While elements in Uelsmann’s pictures look self-consciously placed or deployed, Maggie Taylor’s compositions look textured from scrims of liquid, fiber, and color. Uelsmann works in film and darkroom, Taylor with the latest in digital technology. The technical difference doesn’t mandate content difference. (The installation cleverly illustrates both artists exploring identical motifs — ladders, playing cards, floating trees, conical cairns, and eyeballs.) Using a flatbed scanner, Taylor scans found objects and images then builds them up or puzzles them together on a computer. She gives these technically ingenious creations an anachronistic counter-spin by exploiting the rubbed-raw textures and lightly tattered edges of vintage album photography; the portraits especially are haunted by daguerreotypes and tintypes. Her pictures have a sleepy, ingratiating, ditzy charm, and even when we feel them performing a cracking chiropractic adjustment on our consciousness, they are irresistibly playful.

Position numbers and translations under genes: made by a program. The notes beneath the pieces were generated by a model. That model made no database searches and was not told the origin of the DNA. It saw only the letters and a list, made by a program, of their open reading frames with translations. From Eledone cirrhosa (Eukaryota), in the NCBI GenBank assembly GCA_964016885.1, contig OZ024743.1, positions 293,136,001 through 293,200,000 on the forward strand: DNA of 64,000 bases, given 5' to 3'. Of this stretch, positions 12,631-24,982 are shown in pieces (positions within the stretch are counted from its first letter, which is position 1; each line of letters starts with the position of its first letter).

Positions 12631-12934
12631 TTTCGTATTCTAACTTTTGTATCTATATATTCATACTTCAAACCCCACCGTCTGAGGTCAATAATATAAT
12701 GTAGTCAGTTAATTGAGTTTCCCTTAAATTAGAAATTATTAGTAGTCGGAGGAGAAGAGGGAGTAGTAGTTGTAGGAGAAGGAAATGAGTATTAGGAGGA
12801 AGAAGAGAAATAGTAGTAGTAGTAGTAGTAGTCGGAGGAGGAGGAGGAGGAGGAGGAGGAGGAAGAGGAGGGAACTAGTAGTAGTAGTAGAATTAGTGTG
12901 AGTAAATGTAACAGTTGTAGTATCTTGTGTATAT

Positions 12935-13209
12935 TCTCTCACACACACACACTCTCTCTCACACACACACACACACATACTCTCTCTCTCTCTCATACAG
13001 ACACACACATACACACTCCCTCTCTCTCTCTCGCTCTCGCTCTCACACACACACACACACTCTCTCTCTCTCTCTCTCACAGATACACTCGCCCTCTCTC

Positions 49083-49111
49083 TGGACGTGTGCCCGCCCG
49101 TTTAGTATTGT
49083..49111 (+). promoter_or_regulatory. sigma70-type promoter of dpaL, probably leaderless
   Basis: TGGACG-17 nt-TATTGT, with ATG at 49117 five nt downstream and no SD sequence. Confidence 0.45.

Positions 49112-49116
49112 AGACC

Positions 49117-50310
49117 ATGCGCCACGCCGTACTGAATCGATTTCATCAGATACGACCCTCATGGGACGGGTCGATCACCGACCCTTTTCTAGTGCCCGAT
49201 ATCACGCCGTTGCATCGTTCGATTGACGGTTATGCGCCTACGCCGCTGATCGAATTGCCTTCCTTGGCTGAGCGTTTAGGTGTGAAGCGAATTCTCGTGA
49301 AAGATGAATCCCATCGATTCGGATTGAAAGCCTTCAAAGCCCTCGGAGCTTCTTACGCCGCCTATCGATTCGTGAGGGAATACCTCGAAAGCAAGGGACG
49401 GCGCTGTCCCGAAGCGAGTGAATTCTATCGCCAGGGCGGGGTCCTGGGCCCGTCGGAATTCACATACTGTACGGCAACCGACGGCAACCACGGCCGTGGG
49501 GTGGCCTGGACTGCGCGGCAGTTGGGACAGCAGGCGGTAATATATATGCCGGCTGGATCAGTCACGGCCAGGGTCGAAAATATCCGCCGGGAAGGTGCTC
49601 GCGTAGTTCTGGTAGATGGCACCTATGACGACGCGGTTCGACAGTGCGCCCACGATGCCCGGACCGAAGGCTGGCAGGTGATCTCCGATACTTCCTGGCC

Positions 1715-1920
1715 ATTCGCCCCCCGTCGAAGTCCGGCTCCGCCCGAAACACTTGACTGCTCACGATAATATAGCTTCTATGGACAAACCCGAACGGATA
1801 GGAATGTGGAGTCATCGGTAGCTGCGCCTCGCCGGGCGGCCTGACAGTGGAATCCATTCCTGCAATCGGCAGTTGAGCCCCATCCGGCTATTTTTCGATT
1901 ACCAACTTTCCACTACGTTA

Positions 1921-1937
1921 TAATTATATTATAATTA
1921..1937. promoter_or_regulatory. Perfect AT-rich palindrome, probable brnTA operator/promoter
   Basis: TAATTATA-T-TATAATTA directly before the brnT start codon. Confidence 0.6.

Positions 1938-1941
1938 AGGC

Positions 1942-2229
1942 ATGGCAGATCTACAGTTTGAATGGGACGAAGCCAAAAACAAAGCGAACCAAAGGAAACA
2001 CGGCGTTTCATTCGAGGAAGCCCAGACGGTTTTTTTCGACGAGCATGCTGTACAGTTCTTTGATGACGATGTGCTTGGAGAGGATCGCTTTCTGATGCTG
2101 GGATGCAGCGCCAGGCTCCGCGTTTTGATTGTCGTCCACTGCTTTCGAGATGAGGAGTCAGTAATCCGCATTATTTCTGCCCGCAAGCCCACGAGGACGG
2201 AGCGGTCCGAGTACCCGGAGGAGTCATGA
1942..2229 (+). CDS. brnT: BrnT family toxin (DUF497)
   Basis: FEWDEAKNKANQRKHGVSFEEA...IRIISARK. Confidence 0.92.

Taylor admits as much in describing her process, which is no less artificial and “worked” as Uelsmann’s. She says she pieces objects together from one scan to the next “like a child playing with a doll house, trying them out in different rooms and scenarios and auditioning different characters.” (Uelsmann describes himself as a “collector.”) The thrill and titillation of surprise squeal from the finished work, which has a gosh-golly, what-a-wonder ingenuousness. She has done visionary illustrations for Alice in Wonderland that include two of my favorite pictures. Her version of the Mad Hatter’s tea-party shows the rabbit looking up over his shoulder, worried and shrinkingly suspicious because what’s up there is a flying bat. (What makes us a little nervous is a rooftop in the background sprouting rabbit ears.) And in These Strange Adventures, Alice at the end of her journey lies on the ground, her dress unfurled in Byzantine golds and grassy greens, within a loose crescent of scattered playing cards.